BJP's claims over line of thought

Updated: Jul 06, 2020, 07:11 IST | Ajaz Ashraf | Mumbai

The ruling party's attempts at establishing Hindutva's sole monopoly over India's diverse ideological terrain is not unlike our superpower neighbour's display of arrogance to change the status quo on the LAC

Indian Army soldiers drive vehicles along mountainous roads during a military exercise at Thikse in Leh district, Ladakh. Pic/AFP
Indian Army soldiers drive vehicles along mountainous roads during a military exercise at Thikse in Leh district, Ladakh. Pic/AFP

Ajaz AshrafChina's unilateral decision to alter the status quo on the Line of Actual Control in Ladakh has distressed all Indians. Our distress arises from the realisation that China, displaying the arrogance typical of a superpower, believes it can prevail over India regarding its claim over the LAC.

Humans are distressed every time a superior power, whether at the village or the international level, refuses to adhere to the rules of the game. This it does because the superior power seeks to have its domination accepted, the proof of which is to refashion an existing order in accordance with its own imagination. Our distress over Ladakh is a subliminal recognition of this fact.

Our distress should, however, also have us introspect. In India, there has always existed a line of thought, a line marking the boundaries between different ideologies. However, over the last six years, the Bharatiya Janata Party has deployed state power to push the line of thought farther and farther, and claim as much of India's diverse ideological terrain as the sole monopoly of Hindutva. All other ideologies beyond the line of thought controlled by Hindutva are given the epithet 'anti-national'.

This trend is manifest in the state's hounding of those dubbed as Urban Naxals, a term coined by filmmaker Vivek Agnihotri in an essay he penned for Swarajya magazine in May 2017. "Urban naxals are the 'invisible enemies' of India," wrote Agnihotri. His reference was to the urban intelligentsia engaged in mounting pressure on the state to respect the rights of people and address their grievances. These activities, according to Agnihotri, are merely a façade for achieving the clandestine goal of establishing Maoist rule in India.

Agnihotri's imagination was turned into reality in just a year. Five human rights activists were arrested in June 2018 in connection with the caste violence in Bhima Koregaon, a village close to Pune, on January 1, 2018; another four a few months later. They have been accused of spreading the ideology of the Maoists, waging war against the nation, and for plotting to assassinate Prime Minister Narendra Modi to destabilise democracy.

India's line of thought was pushed even farther in April, when scholar Anand Teltumbde and human rights activist Gautam Navlakha, were taken into custody over their alleged role in the Bhima Koregaon violence. Navlakha's application in the Supreme Court for anticipatory bail vividly illustrates the superior power's tendency to turn claims into reality.

For instance, Navlakha was not questioned even once by the investigating agency in the two years between multiple charge sheets being filed in the Bhima Koregaon case and his eventual arrest. The application also cited a Maoist report describing Navlakha as a government collaborator, and that the state had requisitioned his services to secure the release of police officers abducted by Maoists. Could he be an Urban Naxal then?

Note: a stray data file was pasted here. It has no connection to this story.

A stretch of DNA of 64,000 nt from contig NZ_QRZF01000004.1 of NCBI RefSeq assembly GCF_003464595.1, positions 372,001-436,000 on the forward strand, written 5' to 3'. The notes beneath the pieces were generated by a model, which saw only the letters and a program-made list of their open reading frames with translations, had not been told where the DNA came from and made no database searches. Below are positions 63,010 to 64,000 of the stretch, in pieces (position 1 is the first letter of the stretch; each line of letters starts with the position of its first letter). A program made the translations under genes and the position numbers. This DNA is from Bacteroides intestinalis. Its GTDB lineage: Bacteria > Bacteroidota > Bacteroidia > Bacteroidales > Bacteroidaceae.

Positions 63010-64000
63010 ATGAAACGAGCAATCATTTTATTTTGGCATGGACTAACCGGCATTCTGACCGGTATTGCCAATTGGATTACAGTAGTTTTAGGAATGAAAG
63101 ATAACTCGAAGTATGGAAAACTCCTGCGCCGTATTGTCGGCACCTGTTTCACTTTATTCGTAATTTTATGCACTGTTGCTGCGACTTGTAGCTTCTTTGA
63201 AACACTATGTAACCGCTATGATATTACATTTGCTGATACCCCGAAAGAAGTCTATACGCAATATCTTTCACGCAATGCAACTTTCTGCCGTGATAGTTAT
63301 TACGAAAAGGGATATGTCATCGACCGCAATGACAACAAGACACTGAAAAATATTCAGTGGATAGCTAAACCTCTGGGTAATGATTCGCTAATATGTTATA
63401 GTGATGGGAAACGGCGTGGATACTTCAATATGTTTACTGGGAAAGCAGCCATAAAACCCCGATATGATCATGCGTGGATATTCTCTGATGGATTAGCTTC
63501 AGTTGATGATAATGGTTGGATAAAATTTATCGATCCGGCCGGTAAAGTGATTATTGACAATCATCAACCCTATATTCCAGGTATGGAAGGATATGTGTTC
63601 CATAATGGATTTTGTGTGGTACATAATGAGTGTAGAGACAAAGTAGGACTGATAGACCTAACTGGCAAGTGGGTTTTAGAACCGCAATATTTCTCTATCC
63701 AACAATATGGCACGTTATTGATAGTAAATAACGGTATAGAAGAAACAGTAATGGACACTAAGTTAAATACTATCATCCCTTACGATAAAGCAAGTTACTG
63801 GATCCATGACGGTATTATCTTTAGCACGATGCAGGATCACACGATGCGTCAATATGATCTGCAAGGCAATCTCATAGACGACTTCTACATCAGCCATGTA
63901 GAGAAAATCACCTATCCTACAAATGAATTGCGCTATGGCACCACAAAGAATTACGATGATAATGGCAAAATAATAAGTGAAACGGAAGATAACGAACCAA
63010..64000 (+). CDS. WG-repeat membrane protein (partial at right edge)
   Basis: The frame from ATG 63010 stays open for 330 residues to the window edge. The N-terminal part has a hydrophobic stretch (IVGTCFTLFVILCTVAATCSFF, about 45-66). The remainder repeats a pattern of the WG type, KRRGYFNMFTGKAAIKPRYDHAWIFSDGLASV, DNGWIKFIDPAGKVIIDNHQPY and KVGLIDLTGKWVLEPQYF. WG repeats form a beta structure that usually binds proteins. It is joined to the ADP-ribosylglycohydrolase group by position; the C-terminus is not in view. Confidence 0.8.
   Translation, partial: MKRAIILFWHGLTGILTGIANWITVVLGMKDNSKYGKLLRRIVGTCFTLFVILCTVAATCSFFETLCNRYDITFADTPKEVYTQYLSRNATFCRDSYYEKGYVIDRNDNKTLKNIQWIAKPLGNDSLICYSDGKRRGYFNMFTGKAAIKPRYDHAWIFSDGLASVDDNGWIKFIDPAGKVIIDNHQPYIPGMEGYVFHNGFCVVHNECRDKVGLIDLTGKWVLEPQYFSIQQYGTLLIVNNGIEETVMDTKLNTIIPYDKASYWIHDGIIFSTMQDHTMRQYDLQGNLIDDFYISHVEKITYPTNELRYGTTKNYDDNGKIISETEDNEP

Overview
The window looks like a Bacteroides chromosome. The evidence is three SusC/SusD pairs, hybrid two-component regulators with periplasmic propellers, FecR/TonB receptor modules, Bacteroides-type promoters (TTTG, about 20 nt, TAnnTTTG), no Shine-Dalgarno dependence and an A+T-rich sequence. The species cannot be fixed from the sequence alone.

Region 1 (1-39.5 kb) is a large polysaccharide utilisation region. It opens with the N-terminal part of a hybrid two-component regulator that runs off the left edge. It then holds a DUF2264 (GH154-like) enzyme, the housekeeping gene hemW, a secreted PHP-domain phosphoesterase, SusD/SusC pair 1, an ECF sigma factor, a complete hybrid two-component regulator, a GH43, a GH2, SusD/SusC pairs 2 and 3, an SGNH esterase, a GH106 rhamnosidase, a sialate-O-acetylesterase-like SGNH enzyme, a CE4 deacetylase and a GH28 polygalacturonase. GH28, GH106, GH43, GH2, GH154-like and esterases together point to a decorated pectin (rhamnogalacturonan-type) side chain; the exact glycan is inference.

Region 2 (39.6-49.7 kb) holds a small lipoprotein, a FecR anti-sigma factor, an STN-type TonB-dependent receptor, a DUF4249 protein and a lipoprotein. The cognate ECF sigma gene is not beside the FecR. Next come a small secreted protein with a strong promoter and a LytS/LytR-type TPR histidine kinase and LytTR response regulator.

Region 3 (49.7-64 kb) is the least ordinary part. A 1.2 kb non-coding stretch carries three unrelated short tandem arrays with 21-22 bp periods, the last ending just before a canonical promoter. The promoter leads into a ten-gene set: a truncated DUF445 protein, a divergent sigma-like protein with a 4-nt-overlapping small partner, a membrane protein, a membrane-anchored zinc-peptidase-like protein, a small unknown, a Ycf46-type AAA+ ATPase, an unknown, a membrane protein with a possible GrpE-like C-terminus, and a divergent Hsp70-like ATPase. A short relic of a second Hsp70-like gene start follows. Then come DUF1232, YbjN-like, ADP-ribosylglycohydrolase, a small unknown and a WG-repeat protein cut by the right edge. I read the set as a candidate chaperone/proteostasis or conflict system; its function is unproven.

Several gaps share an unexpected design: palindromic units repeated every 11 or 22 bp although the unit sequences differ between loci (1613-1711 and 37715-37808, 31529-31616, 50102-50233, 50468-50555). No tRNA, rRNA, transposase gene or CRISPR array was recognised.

The past of Navlakha and those of the other 10 incarcerated activists have been swept aside to establish the legitimacy of the BJP's claims, in much the same manner the Chinese alter the status quo on borders that they expect their neighbours to accept as fait accompli. As it is with China so is it with the BJP, the quest to foist manufactured reality on others is a function of power they have acquired.

Take the February riots in Delhi. The BJP will have us believe that the violence was fomented by Muslim and Left-liberal groups in the hope of building international opinion against the Modi government's citizenship policies, even at the expense of sullying India's image. This constitutes the substance of at least two charge sheets filed by the Delhi Police, which claim that youth leader Umar Khalid, United Against Hate founder Khalid Saifi and Aam Aadmi Party Councillor Tahir Hussain met on January 8 to orchestrate mass violence during American President Donald Trump's visit to India in February.

The Quint website has, however, shown that the news of Trump's visit became public only on January 13. Trump and Modi did have a telephonic chat on January 7, but the Ministry of External Affairs, in a press release, only said they had exchanged New Year's greetings and discussed the deepening of strategic relationship between their countries. The Quint's story raises the question: How could Khalid and company have come to know about Trump's visit five days before it became known to the nation — and just a day after the Trump-Modi conversation?

It seems the police have bungled in their enthusiasm to echo those BJP leaders who claim the riots were a Muslim conspiracy and the role of Hindus was merely retaliatory. This is an incredible assertion given that the losses Muslim suffered were infinitely higher than what the Hindus did.

The initial response to unilateral claims regarding the Line of Actual Control or the line of thought is incredulity, which is often followed by distress. Ultimately, though, the arrogance of the superior power is countered — through the pooling of resources by nations in the international arena, and by political parties at home.

The writer is a senior journalist

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